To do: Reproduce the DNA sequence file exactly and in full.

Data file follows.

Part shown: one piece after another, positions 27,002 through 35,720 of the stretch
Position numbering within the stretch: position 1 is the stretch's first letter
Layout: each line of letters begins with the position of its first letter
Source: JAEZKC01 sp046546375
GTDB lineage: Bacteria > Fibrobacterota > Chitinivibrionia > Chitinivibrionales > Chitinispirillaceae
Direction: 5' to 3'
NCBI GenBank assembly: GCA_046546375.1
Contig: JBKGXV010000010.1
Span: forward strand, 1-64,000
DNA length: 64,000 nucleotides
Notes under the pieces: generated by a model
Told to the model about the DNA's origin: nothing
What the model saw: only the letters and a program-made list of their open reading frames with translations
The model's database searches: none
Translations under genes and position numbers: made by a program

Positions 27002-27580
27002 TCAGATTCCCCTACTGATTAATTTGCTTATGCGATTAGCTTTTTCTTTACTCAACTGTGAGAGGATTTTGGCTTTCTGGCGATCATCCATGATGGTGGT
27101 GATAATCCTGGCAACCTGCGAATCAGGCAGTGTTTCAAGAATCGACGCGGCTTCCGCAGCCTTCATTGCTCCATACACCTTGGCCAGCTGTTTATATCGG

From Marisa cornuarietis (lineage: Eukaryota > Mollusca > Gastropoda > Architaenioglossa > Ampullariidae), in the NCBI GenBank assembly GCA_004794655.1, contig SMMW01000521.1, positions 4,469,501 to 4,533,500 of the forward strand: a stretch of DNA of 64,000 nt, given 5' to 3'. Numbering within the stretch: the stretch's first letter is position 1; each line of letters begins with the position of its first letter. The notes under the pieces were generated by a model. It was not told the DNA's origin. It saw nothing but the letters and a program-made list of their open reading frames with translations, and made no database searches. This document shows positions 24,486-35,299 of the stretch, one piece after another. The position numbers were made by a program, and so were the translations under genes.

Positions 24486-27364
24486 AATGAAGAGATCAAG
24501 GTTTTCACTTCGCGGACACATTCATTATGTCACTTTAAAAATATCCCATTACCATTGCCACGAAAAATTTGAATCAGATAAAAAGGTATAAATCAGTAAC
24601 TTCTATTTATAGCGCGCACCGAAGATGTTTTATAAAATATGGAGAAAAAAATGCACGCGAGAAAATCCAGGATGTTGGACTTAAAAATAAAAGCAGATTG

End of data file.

Part shown: one piece after another, positions 27,002 through 35,720 of the stretch
Position numbering within the stretch: position 1 is the stretch's first letter
Layout: each line of letters begins with the position of its first letter
Source: JAEZKC01 sp046546375
GTDB lineage: Bacteria > Fibrobacterota > Chitinivibrionia > Chitinivibrionales > Chitinispirillaceae
Direction: 5' to 3'
NCBI GenBank assembly: GCA_046546375.1
Contig: JBKGXV010000010.1
Span: forward strand, 1-64,000
DNA length: 64,000 nucleotides
Notes under the pieces: generated by a model
Told to the model about the DNA's origin: nothing
What the model saw: only the letters and a program-made list of their open reading frames with translations
The model's database searches: none
Translations under genes and position numbers: made by a program

Positions 27002-27580
27002 TCAGATTCCCCTACTGATTAATTTGCTTATGCGATTAGCTTTTTCTTTACTCAACTGTGAGAGGATTTTGGCTTTCTGGCGATCATCCATGATGGTGGT
27101 GATAATCCTGGCAACCTGCGAATCAGGCAGTGTTTCAAGAATCGACGCGGCTTCCGCAGCCTTCATTGCTCCATACACCTTGGCCAGCTGTTTATATCGG

From Marisa cornuarietis (lineage: Eukaryota > Mollusca > Gastropoda > Architaenioglossa > Ampullariidae), in the NCBI GenBank assembly GCA_004794655.1, contig SMMW01000521.1, positions 4,469,501 to 4,533,500 of the forward strand: a stretch of DNA of 64,000 nt, given 5' to 3'. Numbering within the stretch: the stretch's first letter is position 1; each line of letters begins with the position of its first letter. The notes under the pieces were generated by a model. It was not told the DNA's origin. It saw nothing but the letters and a program-made list of their open reading frames with translations, and made no database searches. This document shows positions 24,486-35,299 of the stretch, one piece after another. The position numbers were made by a program, and so were the translations under genes.

Positions 24486-27364
24486 AATGAAGAGATCAAG
24501 GTTTTCACTTCGCGGACACATTCATTATGTCACTTTAAAAATATCCCATTACCATTGCCACGAAAAATTTGAATCAGATAAAAAGGTATAAATCAGTAAC
24601 TTCTATTTATAGCGCGCACCGAAGATGTTTTATAAAATATGGAGAAAAAAATGCACGCGAGAAAATCCAGGATGTTGGACTTAAAAATAAAAGCAGATTG